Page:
In October 2019 we were traveling from Windhoek Namibia to the Northwest in our 4x4. We wanted to reach the Himba tribe area on our own at least by car and not by plane.
For years it is my wish to travel to the Himba and to spent some time with them to have the opportunity to gain a better understanding of their traditional live and document their actual struggle between a modern society, alcohol, tourists, droughts as a result of climate changes and the internet and how this affecting their culture and what are the changes.
It is astonishing, many of them are still living a completely traditional live and many of them decided to move to permanent villages close to tourist routes and start a different live with classical jobs, if possible...
I wanted to start my documentary with a classical family photo in front of their house. The man is proud of his family, his two wives and four children and of course of their huts and their goats.
For Europeans this photo documents the difference between a Himba family and a European family - not judging from my perspective, but hoping that the observer judges based on his prejudices before he starts to realize what he is doing and starts to reconsider moving on to the next photographs, hopefully thinking and reconsidering all the time while contemplating this photographs.
This man deeply impressed me with his self confidence and friendly open nature. Therefore I wanted to give him some more space without his family to give the observer the opportunity to understand how deeply happy he his, prosperous in any way besides money, which is mainly irrelevant for his happiness.
His wife was also very proud, proud in another way - proud of her appearance, her hair, her traditional headdress and her bracelets and the traditional meaning.
Having understood the Himba culture just a tiny bit, you can read from what she is wearing that she is a married women with kids. Tradition is very important for the Himba and this Himba women gives me that feeling.
His wife is shaving the head of her husband a very intime and traditional moment. Married husbands always have a bald head and wear a traditional cap. It is the wife obligation to shave the head and show everybody else that they are married. As a Himba man is allowed to have more than one women and this normally the case, depending on how much goats and cattle he owns...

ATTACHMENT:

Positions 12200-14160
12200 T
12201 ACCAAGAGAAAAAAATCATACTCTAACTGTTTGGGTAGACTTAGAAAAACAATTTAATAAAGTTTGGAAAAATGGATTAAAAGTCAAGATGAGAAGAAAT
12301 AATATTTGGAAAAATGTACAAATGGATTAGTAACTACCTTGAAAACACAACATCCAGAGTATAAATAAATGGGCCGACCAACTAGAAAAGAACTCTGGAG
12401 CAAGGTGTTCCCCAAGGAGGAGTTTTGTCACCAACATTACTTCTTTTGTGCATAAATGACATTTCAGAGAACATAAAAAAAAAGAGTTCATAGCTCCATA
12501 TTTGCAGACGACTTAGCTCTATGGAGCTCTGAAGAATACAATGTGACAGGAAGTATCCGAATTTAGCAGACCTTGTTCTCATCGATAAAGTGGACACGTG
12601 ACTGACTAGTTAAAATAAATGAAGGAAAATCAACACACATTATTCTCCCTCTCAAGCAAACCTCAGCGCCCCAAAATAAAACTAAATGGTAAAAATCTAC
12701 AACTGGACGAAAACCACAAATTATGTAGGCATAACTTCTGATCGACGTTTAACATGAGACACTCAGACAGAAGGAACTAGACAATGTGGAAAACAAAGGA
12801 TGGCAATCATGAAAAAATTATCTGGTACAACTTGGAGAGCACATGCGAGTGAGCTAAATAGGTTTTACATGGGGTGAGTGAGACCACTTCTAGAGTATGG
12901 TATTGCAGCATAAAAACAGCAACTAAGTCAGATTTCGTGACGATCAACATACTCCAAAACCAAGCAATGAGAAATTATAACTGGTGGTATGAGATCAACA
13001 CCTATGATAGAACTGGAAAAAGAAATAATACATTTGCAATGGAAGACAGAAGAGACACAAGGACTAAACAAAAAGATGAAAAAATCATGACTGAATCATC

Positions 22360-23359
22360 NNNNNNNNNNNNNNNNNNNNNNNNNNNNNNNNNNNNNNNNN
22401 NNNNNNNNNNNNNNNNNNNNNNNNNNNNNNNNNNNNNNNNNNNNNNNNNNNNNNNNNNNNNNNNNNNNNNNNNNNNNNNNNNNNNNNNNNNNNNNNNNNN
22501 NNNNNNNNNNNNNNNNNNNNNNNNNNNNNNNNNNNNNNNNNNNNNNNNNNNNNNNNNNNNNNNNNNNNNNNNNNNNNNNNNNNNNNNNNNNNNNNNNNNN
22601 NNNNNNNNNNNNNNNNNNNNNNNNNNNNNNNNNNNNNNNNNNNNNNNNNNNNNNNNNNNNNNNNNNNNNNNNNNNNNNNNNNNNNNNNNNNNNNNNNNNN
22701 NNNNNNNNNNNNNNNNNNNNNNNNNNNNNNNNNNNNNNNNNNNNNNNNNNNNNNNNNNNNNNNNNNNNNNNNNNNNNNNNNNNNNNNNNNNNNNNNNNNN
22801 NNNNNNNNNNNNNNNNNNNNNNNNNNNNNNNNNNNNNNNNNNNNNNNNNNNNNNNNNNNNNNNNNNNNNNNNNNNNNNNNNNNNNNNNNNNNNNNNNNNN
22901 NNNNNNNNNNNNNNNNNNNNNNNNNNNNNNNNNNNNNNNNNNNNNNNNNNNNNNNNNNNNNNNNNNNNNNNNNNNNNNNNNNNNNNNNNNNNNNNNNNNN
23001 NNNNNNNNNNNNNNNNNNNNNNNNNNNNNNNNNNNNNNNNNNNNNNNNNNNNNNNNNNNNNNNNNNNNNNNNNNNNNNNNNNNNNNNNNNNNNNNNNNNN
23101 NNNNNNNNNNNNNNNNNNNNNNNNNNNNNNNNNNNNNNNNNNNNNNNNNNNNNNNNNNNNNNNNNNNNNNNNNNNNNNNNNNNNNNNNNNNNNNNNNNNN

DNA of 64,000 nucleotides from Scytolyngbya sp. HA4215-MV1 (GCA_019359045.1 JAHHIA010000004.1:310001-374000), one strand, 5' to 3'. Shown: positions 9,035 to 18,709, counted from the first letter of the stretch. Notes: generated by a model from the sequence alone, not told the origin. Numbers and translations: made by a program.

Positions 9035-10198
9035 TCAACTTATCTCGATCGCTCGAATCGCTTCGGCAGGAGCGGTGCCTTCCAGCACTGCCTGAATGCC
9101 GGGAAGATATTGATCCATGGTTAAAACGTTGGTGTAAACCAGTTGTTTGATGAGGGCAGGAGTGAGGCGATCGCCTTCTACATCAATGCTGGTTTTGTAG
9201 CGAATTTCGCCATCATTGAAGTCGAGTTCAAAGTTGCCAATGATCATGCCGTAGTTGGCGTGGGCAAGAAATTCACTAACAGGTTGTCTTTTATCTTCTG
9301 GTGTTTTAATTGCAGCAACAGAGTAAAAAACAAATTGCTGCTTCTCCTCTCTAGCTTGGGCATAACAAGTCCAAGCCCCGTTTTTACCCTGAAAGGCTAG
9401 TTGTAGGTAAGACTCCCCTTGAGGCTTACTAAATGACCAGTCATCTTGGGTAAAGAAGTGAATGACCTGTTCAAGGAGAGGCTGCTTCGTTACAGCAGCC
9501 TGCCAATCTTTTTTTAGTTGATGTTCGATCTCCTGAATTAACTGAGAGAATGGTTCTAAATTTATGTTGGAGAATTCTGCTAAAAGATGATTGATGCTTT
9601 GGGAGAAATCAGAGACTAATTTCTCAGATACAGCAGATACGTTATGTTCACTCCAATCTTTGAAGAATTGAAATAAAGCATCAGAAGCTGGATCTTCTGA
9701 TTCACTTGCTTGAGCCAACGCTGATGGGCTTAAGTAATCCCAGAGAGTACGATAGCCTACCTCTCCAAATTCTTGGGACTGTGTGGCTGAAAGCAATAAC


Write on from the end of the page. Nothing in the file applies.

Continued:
Having many Children is the most important task for every Himba women. Status for man is defined by their cattle, goats, wife and children. The status for women is defined by children.
It is very important for women to find a man and have children and the basic is their traditional appearance, especially their hair. This young women had some bad hair problems and had to shave her hair, a nightmare for her, as no man is interested any longer until she has her traditional hair back again.
It took me quite a while to gain her trust as she was so insecure because of her missing hair.
This women is a proud women, she is one of the chiefs wifes. Everything shows I´m a proud women, her whole body language, but especially her view. As the chiefs wife she is the informal leader of the women of the tribe. You can feel the vibes in the air between the women and her, every other women is silently orientated to her.
Himba are most proud of their kids, but it is hard as not every kid survives childhood, it definitely feels like survival of the fittest and even the very young children do have some wisdom in their glance.
Most of them have never seen a real picture of themself. It is very touching observing them while they realize that this photograph show them.
Younger children are very orientated to their mother as in most cultures on our world. This changes pretty fast with the next child of their mother. Of course she loves them all, but in a big family everybody as to grow up pretty soon and take responsibility for their younger brothers and sisters.
This young Himba women, who is in the transition from a teenager to getting married and having children was one of the most impressing Himba I met during my journey.
Her eyes are so full of curiosity and intelligence and therefore it is her who comes closer to me and not the other women and starts playing with the camera. It is a miracle for me that they are still this curious as their daily life is in many ways very much based on repetitive routines.
These group of young women were dancing and singing at the shore of the Kunene river at Epupa Falls. It is a typical scene of their traditional life which is characterised by their clothes, bracelets and hair performing traditional dances and singing traditional songs.
The Kunene river is the natural boarder between Namibia and Angola. In the past nobody cared that Himba live on both sides in their natural territory. Since then the Himba don't care if they are in Angola or Namibia, the Kunene is just a river for them.